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A chart from the Vaccine Allocation Model workbook helps public health officials see how many people would receive vaccinations, and how much of an unmet demand remains for additional vaccine. Dark color bars represent allocations; lighter bars depict unmet demand.

A chart from the Vaccine Allocation Model workbook helps public health officials see how many people would receive vaccinations, and how much of an unmet demand remains for additional vaccine. Dark color bars represent allocations; lighter bars depict unmet demand.

 

In the case of mass vaccination against the H1N1 (swine) flu, the federal government has identified target groups in the population and prioritized them into different tiers. Persons in higher-priority tiers will receive vaccinations first.

Should state or local jurisdictions receive a limited number of vaccinations (doses of vaccine), their public health officials will have to determine how many persons from which target groups can be treated.

A research team led by Associate Professor Jeffrey Herrmann (ME/ISR) has developed and released Vaccine Allocation Model v.1.4, a Microsoft Excel workbook that helps to answer this question.

Vaccine Allocation Model can help public health officials determine if a given number of doses of a vaccine will be sufficient to vaccinate (treat) everyone who wishes to be treated. If the number of doses is insufficient, the Vaccine Allocation Model will determine how many persons in different target groups can receive treatment.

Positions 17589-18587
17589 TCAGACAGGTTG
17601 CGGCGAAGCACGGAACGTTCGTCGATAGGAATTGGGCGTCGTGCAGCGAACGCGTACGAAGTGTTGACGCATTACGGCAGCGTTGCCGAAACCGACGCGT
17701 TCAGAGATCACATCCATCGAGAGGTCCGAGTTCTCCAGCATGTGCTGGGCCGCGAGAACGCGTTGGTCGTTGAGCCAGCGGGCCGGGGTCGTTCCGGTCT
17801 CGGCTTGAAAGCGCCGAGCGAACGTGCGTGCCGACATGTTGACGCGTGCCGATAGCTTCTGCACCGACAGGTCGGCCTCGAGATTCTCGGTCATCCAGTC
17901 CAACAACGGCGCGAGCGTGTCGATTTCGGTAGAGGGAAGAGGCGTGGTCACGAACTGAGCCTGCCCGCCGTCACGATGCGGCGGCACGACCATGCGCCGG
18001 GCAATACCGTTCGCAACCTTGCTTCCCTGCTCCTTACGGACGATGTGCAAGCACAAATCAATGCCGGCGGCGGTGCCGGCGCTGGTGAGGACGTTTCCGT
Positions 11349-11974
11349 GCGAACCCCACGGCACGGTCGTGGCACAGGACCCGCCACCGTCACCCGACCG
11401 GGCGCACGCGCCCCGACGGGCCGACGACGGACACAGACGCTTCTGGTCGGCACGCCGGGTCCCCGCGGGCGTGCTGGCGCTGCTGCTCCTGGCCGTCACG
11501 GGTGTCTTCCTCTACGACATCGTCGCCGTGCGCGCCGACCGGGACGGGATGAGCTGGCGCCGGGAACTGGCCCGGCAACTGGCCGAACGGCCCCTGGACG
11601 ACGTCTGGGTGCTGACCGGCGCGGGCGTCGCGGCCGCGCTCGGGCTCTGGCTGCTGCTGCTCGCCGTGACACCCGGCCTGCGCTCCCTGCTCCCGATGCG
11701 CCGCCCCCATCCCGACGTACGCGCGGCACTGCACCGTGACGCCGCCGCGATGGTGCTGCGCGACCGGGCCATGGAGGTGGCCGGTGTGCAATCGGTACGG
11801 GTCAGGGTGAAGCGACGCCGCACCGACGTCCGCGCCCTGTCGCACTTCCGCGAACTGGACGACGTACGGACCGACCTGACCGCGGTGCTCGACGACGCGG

The Vaccine Allocation Model can be used either in the advance planning stages of a vaccination campaign or for support during a campaign. It is based on information published in Guidance on Allocating and Targeting Pandemic Influenza Vaccine, a joint publication of the U.S. Department of Health and Human Services and the U.S. Department of Homeland Security.

Based on the pandemic severity, the number of vaccinations available, and the population of each target group in a state or jurisdiction, the model determines how many persons in each target group can be treated in a way that follows the federal government priorities.

Herrmann?s team worked closely on the model with their partners at the Montgomery County, Maryland, Advanced Practice Center for Public Health Emergency Preparedness and Response. Rachel Abbey of their staff, along with Hiro Toiya at the Hawaii State Department of Health, provided valuable feedback on draft versions of the model.

The model can be downloaded free of charge at the Vaccine Allocation Model website.

You can read more about the model at Dr. Herrmann?s Public Health Preparedness Modeling blog.

July 17, 2009


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